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Commitments, Progress & Transparency

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Uganda - Program & Service Delivery

DateOctober 28, 2017

2017 Update: Read the commitment here

2012:Uganda will partner with appropriate private sector bodies and institutions for the integration of maternal health, reproductive health, family planning, and HIV&AIDS information and services for their employees and families and strengthen institutional capacity of public and community-based service delivery points to increase choice and quality of care at all levels (through staff recruitment, training, motivation and equipment).

Uganda will support the development and professionalization of midwifery through skills training, good employment practices, and the involvement of midwives in policy dialogue and health management. The Government of Uganda will continue investing in midwifery career promotion and the bonded midwifery scholarship programs. A road-map to finance, train, recruit, retain, and manage performance of skilled human resources for health will be developed.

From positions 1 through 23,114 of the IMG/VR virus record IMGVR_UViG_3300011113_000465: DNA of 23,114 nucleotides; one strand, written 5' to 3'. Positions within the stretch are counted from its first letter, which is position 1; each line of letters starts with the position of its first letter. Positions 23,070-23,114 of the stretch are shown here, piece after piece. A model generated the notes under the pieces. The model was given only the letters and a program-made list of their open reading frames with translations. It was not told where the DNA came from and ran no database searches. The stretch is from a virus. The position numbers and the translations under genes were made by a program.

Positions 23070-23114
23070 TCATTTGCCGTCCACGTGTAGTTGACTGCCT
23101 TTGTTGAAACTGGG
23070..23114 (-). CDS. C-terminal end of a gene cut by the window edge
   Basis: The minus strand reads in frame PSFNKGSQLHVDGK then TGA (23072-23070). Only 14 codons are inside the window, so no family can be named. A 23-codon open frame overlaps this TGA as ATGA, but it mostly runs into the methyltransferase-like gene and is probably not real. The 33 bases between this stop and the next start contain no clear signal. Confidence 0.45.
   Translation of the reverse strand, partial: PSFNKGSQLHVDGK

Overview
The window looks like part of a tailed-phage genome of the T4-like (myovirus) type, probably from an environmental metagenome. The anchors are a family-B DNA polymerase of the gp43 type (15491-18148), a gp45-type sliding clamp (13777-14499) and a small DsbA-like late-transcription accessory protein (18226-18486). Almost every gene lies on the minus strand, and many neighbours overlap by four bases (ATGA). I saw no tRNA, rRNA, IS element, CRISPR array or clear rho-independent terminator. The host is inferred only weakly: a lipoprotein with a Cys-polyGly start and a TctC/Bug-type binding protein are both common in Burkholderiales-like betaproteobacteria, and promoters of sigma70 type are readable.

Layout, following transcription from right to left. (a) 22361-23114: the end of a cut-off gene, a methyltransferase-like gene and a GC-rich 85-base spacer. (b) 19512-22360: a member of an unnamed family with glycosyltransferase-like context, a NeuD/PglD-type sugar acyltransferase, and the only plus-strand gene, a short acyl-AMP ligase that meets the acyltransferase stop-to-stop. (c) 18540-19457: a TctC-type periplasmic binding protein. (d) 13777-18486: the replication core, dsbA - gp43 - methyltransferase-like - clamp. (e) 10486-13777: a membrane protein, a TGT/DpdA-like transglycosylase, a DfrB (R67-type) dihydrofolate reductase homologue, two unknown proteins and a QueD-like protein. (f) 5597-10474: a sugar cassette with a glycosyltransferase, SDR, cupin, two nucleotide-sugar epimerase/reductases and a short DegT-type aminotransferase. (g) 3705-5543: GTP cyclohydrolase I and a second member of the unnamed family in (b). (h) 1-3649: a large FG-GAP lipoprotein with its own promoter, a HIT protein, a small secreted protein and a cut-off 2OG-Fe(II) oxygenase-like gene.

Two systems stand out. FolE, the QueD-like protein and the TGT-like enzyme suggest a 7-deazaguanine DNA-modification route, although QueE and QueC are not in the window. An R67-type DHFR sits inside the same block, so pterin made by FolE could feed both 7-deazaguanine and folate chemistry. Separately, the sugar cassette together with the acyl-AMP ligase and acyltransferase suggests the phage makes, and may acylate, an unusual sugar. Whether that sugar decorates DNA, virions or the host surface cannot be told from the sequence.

Uganda commits to rolling out youth friendly services in all Government Health Centre IVs and District Hospitals; Strengthening the technical and institutional functionality of Uganda Health Marketing Group and National Medical Store in a dual public-private reproductive health supplies distribution system; and continuing to support the public-private arrangement for increased access to family planning services. Uganda plans to scale up partnerships with CSOs and private sector entities for family planning outreach and community-based services to target hard to reach communities, and to invest in social marketing and social franchising approaches to ensure access to family planning. 

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DateAugust 10, 2017